The phrase, "Neither snow, nor rain, nor heat, nor gloom of night stays these courageous couriers from the swift completion of their appointed rounds" has long been identified with USPS but it is not, in fact, the organization's official motto. It has none.
The phrase originated with the Greek historian Herodotus during the war between the Greeks and Persians about 500 B.C. and it was in reference to the Persian horsemen who carried messages.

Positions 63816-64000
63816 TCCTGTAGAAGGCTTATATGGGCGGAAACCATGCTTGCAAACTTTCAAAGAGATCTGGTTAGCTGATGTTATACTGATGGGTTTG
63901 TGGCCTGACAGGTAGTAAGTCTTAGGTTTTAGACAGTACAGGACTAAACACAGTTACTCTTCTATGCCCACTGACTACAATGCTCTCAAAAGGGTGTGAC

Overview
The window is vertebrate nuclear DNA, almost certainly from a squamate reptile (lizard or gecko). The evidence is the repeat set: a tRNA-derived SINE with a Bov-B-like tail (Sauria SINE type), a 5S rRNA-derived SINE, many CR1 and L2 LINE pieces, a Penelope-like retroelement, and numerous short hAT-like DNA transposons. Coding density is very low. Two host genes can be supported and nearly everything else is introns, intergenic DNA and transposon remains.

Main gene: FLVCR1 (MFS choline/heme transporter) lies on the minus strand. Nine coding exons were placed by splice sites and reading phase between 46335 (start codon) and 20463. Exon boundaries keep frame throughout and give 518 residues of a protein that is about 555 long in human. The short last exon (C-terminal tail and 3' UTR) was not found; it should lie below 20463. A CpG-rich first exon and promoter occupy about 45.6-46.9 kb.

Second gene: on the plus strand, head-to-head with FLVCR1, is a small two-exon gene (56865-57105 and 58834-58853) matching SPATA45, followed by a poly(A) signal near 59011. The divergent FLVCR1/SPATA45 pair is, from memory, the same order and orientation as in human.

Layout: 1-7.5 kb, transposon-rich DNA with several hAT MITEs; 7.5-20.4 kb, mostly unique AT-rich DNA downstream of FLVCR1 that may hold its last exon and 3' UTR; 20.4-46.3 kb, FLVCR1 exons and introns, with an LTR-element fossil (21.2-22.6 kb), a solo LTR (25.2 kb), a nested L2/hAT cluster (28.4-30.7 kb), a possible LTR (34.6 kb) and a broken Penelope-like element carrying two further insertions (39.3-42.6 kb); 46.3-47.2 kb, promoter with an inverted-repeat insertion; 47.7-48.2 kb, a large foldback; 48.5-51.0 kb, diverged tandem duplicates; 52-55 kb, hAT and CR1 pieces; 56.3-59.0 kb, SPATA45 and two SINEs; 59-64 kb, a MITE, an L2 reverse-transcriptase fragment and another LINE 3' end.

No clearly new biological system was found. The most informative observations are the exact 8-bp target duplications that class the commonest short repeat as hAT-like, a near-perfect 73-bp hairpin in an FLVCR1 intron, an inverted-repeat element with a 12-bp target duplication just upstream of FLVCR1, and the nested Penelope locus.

But it's become identified with the USPS because back in 1896-97, when the New York City General Post Office was being designed, Mitchell Kendal, an employee for the architectural firm McKim, Mead and White, came up with the idea of engraving Herodotus' saying all around the outside of the building.
And it's still there today.